United Airlines to Utilize UMD iSchool Tech to Improve Experience for Travelers with Disabilities

United Airlines to Utilize UMD iSchool Tech to Improve Experience for Travelers with Disabilities

In an important step toward increasing access for to people with disabilities, United Airlines is replacing select airport check-in kiosks with newer models that include EZ Access® features developed by the University of Maryland College of Information Studies' (UMD iSchool) Trace Research & Development Center. These features, which include assistance in the form of audio prompts and a special keypad, make it possible for thousands of customers with blindness or low vision, physical limitations, and cognitive impairments to use the airline's self-serve systems.

The research behind this technology began in 1998 when the Trace Center began investigating the barriers to using touchscreens and self-service kiosks. The Trace Center is committed to creating a world where telecommunication technologies are accessible to all. Their work led to the development of special features, techniques, and hardware that increase independence and access for people with varied abilities. These technologies, patented as EZ Access®, are interface enhancements that can be added to the existing designs of self-serve touchscreen and kiosk interfaces. 

EZ Access® has been incorporated into information and ticket kiosks designed by numerous companies, and can be found in airports, post offices, train stations, banks, ATMs, monuments, and many government buildings. Features now made available through EZ Access® include headset jacks with built-in volume adjustments, layered audio assistance, text-to-speech options, a visual focus indicator that highlights selections on the screen, alternative text to all graphics, and system event sound effects.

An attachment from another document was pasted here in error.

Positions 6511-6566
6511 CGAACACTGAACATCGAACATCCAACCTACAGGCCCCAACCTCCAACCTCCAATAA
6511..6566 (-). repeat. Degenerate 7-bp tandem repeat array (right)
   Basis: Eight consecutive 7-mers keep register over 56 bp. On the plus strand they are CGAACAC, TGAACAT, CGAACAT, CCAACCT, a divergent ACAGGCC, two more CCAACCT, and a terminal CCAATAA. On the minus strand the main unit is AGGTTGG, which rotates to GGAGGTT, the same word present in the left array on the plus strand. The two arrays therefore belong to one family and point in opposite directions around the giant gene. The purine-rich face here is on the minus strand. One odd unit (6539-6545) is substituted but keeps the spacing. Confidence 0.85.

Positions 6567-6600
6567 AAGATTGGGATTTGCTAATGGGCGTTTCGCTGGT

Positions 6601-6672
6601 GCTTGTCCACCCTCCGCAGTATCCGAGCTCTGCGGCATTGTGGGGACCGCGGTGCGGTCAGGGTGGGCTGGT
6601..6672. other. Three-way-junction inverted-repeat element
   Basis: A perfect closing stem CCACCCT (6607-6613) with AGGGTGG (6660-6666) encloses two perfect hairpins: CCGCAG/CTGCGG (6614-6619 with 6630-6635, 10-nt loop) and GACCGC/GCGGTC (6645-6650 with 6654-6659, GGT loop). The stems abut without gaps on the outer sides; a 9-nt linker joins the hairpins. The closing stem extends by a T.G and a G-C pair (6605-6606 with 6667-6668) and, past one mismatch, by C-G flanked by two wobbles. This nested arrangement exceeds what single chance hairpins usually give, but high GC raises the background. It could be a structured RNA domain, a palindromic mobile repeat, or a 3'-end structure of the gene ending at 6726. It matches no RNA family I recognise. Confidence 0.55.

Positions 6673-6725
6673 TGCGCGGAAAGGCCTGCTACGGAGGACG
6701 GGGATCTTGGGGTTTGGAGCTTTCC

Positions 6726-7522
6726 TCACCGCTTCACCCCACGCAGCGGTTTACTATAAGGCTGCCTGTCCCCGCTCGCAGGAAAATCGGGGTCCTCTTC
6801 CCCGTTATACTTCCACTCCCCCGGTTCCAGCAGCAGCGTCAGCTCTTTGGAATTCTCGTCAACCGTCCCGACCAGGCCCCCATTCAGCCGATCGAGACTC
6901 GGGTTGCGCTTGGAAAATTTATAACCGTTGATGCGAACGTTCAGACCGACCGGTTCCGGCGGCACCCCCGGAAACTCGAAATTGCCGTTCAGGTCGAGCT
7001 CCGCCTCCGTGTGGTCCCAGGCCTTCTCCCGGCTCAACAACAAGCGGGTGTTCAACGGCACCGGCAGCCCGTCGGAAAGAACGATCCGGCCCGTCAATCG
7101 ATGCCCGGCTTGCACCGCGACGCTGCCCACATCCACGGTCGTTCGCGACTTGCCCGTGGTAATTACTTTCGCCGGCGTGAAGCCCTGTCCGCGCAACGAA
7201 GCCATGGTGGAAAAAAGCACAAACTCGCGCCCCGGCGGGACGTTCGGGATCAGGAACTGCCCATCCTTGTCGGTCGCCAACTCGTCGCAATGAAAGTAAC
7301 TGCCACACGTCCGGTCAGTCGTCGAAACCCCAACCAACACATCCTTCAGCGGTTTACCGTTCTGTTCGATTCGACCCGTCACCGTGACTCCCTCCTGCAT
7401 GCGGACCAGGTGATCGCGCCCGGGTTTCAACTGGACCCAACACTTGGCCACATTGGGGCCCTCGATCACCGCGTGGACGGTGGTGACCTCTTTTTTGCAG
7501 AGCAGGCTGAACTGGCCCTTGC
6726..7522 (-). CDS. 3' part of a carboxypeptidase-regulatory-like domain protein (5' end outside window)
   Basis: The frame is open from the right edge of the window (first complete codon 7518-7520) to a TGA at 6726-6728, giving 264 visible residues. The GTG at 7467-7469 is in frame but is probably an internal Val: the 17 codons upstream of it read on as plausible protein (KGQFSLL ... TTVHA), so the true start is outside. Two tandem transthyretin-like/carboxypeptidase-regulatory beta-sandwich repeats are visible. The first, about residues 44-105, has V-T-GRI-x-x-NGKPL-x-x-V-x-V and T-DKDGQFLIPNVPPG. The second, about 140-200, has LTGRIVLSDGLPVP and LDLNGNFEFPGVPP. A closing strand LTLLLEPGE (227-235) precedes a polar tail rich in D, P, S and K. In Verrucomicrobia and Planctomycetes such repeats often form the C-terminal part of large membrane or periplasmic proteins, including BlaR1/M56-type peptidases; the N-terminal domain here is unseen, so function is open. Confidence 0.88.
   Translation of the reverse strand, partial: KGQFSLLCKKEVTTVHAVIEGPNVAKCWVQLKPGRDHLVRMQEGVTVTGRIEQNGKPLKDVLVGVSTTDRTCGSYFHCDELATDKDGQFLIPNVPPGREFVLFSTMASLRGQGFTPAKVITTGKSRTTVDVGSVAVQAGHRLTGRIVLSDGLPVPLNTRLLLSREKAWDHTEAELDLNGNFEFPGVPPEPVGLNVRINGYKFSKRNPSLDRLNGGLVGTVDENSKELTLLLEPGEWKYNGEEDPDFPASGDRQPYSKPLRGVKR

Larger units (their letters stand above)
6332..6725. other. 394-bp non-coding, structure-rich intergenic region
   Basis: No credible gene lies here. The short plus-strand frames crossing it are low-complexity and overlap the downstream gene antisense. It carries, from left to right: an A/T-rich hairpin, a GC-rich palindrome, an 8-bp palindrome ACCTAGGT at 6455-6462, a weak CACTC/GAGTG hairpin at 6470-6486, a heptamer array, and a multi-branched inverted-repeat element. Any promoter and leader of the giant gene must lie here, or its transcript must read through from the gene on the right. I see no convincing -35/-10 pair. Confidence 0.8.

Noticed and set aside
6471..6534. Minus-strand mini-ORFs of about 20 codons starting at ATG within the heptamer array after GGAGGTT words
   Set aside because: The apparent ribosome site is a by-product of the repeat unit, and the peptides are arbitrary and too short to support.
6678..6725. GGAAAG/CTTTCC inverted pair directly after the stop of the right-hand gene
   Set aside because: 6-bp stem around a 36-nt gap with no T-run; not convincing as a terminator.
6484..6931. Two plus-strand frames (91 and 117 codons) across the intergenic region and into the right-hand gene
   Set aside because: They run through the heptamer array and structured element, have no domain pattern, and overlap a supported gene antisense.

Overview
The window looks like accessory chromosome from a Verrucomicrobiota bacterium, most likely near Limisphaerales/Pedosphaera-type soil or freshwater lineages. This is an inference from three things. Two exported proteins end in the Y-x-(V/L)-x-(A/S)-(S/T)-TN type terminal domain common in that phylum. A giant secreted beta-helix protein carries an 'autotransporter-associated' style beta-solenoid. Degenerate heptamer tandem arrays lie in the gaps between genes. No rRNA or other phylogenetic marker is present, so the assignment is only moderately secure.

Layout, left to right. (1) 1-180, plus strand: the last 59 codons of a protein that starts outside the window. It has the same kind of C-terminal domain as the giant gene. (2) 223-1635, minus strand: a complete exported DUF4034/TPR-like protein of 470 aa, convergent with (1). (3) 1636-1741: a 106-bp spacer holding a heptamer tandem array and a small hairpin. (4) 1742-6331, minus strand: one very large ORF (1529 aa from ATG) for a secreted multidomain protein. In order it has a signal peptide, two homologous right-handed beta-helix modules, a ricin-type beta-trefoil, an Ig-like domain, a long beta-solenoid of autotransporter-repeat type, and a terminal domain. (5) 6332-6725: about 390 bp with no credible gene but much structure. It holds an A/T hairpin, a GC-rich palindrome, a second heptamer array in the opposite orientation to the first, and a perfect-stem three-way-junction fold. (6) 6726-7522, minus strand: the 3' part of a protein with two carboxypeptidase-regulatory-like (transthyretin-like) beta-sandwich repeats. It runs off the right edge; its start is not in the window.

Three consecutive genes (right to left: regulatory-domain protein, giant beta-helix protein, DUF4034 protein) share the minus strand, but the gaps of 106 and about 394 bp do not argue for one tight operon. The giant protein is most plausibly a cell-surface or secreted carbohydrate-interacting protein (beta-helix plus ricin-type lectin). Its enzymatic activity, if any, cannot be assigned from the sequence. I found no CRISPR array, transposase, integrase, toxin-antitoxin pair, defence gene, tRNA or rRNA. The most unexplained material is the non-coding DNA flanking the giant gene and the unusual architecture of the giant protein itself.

“This technology brings together a set of interface techniques that can be applied to a broad range of information and communication technologies, to provide cross-disability access in the natural and intuitive way needed for public systems,” explained Gregg Vanderheiden, Trace Center Director.

EZ Access® was developed as part of the Trace Center’s Rehabilitation Engineering Research Center, funded by the National Institute on Disability, Independent Living, and Rehabilitation Research (NIDILRR), part of the Administration for Community Living in the U.S. Department of Health and Human Services.

The Trace Center, which joined the UMD iSchool in 2016, has applied engineering and information science to the challenges faced by people with disabilities for over 40 years. Under the leadership of Gregg Vanderheiden, the Trace Center has successfully advocated for policies and developed technologies to improve accessibility.